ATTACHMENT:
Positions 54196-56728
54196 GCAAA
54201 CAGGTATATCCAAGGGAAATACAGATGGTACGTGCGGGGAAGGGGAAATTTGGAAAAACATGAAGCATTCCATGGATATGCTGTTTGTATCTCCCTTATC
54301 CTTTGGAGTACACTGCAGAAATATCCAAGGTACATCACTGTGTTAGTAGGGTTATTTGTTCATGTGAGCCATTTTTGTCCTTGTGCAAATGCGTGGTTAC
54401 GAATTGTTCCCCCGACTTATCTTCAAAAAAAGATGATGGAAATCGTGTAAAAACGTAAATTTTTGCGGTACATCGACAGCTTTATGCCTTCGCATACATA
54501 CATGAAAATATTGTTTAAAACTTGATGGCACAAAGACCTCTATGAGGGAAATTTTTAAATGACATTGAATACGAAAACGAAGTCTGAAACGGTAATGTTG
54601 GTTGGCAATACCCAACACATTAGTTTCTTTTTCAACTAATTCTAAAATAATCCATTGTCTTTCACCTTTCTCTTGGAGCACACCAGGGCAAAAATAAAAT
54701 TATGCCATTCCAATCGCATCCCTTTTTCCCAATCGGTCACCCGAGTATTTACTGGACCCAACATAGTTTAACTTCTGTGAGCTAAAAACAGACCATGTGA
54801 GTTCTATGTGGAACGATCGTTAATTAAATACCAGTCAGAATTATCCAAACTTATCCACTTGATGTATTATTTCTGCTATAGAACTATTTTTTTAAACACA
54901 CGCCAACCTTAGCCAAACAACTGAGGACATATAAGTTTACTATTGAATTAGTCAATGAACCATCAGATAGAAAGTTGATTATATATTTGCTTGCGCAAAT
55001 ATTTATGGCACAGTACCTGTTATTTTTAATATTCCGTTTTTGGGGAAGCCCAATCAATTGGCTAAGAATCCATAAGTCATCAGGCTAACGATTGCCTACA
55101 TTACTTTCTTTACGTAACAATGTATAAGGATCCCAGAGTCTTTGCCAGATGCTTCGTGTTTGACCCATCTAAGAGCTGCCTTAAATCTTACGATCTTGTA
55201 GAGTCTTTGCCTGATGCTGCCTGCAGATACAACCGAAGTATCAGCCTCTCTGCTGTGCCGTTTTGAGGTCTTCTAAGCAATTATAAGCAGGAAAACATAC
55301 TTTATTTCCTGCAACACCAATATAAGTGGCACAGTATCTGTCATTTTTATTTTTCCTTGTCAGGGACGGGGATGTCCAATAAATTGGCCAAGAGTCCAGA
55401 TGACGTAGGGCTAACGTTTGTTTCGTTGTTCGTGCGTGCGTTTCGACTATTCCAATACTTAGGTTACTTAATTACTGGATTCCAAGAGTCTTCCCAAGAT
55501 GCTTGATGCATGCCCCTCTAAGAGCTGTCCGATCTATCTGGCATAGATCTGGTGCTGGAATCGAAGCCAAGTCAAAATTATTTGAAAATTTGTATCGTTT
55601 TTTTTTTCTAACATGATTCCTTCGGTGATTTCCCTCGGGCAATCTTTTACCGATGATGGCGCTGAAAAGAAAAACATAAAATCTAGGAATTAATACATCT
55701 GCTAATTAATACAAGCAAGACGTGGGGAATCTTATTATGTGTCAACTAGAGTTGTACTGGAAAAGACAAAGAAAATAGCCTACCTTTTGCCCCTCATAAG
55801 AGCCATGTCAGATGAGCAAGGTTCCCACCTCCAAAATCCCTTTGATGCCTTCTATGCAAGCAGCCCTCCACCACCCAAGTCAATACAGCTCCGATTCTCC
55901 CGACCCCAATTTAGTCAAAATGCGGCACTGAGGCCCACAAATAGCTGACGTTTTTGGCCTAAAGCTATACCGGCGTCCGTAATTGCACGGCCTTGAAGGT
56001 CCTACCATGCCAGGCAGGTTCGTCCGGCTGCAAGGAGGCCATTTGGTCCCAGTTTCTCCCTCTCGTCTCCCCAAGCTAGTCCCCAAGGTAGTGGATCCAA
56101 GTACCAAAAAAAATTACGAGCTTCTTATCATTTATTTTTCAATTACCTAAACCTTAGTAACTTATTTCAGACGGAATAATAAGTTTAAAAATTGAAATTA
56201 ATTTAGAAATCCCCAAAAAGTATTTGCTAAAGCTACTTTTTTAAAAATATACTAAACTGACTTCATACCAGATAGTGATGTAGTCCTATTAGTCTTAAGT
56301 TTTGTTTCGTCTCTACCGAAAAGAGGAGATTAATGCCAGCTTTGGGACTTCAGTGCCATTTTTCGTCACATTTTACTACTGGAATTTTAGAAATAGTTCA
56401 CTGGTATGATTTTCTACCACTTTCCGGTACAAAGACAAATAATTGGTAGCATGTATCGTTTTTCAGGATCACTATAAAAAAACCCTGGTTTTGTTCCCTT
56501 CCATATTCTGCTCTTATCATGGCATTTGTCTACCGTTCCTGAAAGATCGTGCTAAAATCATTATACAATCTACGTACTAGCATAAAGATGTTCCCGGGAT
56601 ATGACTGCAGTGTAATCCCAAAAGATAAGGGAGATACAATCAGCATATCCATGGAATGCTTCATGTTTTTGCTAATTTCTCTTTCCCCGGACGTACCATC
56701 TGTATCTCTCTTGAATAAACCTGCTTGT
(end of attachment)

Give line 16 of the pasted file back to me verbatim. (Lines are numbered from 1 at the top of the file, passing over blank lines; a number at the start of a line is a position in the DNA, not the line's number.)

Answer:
55501 GCTTGATGCATGCCCCTCTAAGAGCTGTCCGATCTATCTGGCATAGATCTGGTGCTGGAATCGAAGCCAAGTCAAAATTATTTGAAAATTTGTATCGTTT